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Towers

Saint-Vincent-de-Paul Penitentiary, Laval, Quebec, Canada

Formally Recognized: 1991/02/07

View of the base of one of the Towers, showing the tower base of poured concrete that has been tinted and scribed to resemble Trenton limestone facing, 1990.; Parks Canada Agency / Agence Parcs Canada, Dana Johnson, 1990.
Exterior view
View of the north-west Tower, showing the semicircular concrete enclosure of the guardhouse, which opens onto the walkways along the top of the walls, 1990.; Parks Canada Agency / Agence Parcs Canada, Dana Johnson, 1990.
Side view
View of one of the Towers from inside the walls, showing the circular frame guardhouse, glazed on all sides, with a steep octagonal roof, 1990.; Parks Canada Agency / Agence Parcs Canada, Dana Johnson, 1990.
General view

Other Name(s)

Towers
Guard Towers
Tours de garde

Links and documents

Construction Date(s)

1929/01/01 to 1931/01/01

Listed on the Canadian Register: 2009/02/02

Statement of Significance

Description of Historic Place

The Towers are prominently located at the four corners of the enclosing walls at the Saint-Vincent-de-Paul Penitentiary. Each of the four towers is composed of a concrete shaft veneered with dressed stone and surmounted by a concrete platform with a circular frame guardhouse capped by a steep octagonal roof. The guardhouses open onto the walkways along the top of the enclosing walls, either directly or by metal stairs. The designation is confined to the footprint of the towers.

Heritage Value

The Towers are Recognized Federal Heritage Buildings because of their historical associations, and architectural and environmental values.

Historical Value
The Towers are associated with the general theme of law enforcement and consequential incarceration of convicted lawbreakers within the confines of the penitentiary.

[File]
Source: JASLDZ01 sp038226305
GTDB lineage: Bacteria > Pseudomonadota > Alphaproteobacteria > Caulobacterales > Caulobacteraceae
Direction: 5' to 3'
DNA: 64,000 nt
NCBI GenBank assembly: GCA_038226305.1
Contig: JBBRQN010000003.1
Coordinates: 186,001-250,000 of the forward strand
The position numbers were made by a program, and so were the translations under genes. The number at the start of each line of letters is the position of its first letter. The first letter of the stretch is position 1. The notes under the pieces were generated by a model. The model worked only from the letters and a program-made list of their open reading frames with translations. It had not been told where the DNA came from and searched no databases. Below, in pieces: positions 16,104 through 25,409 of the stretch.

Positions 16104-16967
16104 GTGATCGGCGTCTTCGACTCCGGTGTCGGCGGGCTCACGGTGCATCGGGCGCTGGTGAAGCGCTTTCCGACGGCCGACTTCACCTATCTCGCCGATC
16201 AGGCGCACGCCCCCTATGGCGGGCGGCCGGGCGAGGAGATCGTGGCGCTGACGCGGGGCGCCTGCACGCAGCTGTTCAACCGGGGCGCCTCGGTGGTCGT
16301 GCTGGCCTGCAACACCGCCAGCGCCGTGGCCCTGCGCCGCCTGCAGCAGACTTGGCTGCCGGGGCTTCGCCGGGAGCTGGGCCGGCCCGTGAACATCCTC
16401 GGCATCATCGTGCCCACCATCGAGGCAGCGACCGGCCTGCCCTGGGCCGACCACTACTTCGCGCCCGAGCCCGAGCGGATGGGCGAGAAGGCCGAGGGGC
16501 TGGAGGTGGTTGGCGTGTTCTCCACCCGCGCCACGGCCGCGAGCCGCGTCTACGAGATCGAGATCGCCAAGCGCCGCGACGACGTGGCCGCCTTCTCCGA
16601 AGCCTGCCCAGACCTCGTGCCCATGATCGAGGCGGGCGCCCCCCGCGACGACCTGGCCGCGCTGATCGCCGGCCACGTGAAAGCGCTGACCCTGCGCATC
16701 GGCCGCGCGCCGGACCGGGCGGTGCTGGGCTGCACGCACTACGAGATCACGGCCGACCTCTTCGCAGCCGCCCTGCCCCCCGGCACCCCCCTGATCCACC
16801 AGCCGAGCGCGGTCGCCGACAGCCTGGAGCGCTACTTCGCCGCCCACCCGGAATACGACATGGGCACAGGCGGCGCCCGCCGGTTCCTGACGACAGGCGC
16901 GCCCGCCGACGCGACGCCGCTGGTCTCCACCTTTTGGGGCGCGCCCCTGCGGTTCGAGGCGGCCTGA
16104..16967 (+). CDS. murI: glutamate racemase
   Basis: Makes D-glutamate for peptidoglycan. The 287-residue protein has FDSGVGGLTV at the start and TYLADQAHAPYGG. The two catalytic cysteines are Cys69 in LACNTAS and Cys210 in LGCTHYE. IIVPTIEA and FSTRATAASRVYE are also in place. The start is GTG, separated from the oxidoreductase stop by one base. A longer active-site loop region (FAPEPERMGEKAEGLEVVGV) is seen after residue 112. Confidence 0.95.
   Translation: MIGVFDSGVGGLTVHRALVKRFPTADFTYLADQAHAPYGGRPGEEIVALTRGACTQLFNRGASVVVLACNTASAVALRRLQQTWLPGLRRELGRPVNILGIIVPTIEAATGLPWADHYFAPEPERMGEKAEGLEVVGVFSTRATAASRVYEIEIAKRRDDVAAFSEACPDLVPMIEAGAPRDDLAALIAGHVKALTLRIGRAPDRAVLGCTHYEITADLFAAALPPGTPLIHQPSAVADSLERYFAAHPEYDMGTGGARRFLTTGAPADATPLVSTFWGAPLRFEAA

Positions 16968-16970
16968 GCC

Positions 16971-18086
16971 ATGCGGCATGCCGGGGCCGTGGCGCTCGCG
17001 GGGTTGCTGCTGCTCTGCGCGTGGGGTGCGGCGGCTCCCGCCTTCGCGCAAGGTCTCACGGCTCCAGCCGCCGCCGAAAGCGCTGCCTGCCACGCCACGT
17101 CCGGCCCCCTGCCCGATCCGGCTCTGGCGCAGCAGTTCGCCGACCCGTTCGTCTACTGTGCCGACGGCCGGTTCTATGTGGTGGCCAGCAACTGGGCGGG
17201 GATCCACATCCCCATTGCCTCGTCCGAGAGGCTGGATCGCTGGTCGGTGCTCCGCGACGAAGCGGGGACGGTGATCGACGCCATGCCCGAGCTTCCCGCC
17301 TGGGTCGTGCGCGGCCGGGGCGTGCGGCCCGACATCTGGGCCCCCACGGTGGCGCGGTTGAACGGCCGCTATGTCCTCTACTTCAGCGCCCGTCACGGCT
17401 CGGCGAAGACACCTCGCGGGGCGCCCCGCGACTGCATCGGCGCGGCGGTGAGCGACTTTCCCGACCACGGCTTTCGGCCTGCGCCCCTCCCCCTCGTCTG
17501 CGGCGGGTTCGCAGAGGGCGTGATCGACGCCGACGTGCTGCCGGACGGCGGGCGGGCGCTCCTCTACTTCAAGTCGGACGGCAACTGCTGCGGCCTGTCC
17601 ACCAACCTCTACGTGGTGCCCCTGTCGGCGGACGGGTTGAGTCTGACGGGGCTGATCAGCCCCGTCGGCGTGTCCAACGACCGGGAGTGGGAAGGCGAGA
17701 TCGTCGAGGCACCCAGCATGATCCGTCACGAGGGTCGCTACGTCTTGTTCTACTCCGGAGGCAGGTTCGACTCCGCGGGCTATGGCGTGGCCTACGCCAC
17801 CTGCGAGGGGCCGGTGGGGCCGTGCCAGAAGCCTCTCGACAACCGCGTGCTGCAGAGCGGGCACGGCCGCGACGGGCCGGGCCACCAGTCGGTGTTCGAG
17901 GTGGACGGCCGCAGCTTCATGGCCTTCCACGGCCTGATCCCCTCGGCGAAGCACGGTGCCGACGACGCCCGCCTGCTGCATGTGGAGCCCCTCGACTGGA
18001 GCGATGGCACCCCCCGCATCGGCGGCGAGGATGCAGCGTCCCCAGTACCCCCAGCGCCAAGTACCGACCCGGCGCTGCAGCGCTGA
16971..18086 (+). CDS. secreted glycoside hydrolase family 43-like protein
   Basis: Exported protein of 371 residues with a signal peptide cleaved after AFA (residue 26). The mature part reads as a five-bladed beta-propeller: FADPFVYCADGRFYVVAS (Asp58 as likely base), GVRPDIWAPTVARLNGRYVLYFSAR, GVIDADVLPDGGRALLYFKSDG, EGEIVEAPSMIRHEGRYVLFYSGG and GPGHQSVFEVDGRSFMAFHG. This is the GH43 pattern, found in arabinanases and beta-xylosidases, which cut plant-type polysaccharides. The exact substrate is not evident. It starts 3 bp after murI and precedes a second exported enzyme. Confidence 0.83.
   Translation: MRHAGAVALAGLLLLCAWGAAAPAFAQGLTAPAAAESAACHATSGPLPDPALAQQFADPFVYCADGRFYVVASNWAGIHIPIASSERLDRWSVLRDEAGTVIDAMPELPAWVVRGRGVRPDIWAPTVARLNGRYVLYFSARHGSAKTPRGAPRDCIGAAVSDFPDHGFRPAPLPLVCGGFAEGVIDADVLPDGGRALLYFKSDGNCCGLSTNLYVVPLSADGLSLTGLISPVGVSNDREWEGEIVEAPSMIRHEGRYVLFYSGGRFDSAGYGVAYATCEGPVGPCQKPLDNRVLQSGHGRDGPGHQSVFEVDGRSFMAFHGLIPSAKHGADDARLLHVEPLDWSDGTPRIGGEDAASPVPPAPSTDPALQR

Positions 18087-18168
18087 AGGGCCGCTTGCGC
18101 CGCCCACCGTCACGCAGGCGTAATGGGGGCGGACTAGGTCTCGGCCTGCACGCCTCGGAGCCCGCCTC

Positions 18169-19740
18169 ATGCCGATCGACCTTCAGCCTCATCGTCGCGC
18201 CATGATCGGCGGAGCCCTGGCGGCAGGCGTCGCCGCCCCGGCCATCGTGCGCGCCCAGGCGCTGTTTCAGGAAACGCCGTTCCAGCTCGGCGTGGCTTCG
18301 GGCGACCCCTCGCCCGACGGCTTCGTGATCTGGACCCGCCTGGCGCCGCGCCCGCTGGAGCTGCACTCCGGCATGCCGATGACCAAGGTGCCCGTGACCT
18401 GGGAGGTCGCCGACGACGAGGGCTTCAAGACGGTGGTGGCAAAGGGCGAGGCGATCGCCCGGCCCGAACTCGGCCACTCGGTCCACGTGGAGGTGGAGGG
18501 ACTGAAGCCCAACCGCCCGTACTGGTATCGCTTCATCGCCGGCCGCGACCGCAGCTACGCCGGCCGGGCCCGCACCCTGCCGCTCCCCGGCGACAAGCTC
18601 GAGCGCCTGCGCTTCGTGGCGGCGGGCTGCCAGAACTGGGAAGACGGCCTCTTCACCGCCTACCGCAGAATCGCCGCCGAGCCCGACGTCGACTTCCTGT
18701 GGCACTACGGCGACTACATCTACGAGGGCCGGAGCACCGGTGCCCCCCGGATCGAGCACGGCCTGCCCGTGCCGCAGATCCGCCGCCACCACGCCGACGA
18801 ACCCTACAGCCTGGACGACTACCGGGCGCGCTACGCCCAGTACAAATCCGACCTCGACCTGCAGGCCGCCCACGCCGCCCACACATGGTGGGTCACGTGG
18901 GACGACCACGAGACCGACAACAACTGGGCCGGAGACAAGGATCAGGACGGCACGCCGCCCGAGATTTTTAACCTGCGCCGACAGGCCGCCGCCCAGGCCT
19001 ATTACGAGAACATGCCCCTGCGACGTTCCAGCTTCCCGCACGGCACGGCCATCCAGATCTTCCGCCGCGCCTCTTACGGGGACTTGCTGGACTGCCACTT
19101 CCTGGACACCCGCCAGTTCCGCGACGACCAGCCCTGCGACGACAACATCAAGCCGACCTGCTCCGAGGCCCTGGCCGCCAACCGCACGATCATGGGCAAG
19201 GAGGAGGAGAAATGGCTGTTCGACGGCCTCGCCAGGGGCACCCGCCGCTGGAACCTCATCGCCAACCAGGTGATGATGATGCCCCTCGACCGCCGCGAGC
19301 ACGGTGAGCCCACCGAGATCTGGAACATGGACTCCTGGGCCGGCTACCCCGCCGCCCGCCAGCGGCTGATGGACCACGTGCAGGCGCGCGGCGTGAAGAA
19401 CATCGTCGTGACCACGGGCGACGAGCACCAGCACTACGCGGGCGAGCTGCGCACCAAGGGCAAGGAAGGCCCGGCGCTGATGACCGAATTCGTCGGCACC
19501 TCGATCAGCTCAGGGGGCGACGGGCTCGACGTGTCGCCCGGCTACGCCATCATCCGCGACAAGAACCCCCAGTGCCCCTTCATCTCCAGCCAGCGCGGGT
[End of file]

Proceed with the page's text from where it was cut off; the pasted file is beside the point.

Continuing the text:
Architectural Value
The Towers are valued for their good aesthetic and very good functional design. Their design rests within the tradition of military engineering. The Towers were functionally designed to shelter guards patrolling the walls and to give access to the walls via interior spiral staircases. Built to a single plan prepared in 1927, they were considered by departmental policy to be essential design elements in any pre-1950 penitentiary.

Environmental Value
The Towers reinforce the penitentiary character of the institutional setting in Laval and are well-known landmarks in the region.

Sources: Dana Johnson, Saint-Vincent-de-Paul Penitentiary, Laval, Québec, Federal Heritage Buildings Review Office, Building Report, 89-033; Towers, Saint-Vincent-de-Paul Penitentiary, Québec, Heritage Character Statement, 89-033.

Character-Defining Elements

The character-defining elements of the Towers should be respected.

Its good aesthetic and very good functional design and good craftsmanship and materials, as for example:
- the heavy massing of the concrete tower clad in dressed stone;
- the tower base of poured concrete that has been tinted and scribed to resemble Trenton limestone facing;
- the concrete platform, which is corbelled out from the tower base;
- the circular frame guardhouse, glazed on all sides, with a steep octagonal roof;
- the semicircular concrete enclosure of the guardhouse, which opens onto the walkways along the top of the walls;
- the interior spiral staircases of the towers leading up to the glazed enclosure of the guardhouse.

The manner in which the Towers reinforce the penitentiary character of the institutional setting in Laval and are well-known landmarks, as evidenced by:
- the overall scale, design and materials of the towers, which clearly identify the complex as a correctional facility;
- the prominent location of the towers at the four corners of the enclosing walls, and the public view of these identifying features, which makes them well-known in the region.

Recognition

Jurisdiction

Federal

Recognition Authority

Government of Canada

Recognition Statute

Treasury Board Heritage Buildings Policy

Recognition Type

Recognized Federal Heritage Building

Recognition Date

1991/02/07

Historical Information

Significant Date(s)

n/a

Theme - Category and Type

Function - Category and Type

Current

Historic

Government
Correctional Facility

Architect / Designer

Architectural Branch of the Department of Justice

Builder

n/a

Additional Information

Location of Supporting Documentation

National Historic Sites Directorate, Documentation Centre, 5th Floor, Room 89, 25 Eddy Street, Gatineau, Quebec

Cross-Reference to Collection

Fed/Prov/Terr Identifier

4794

Status

Published

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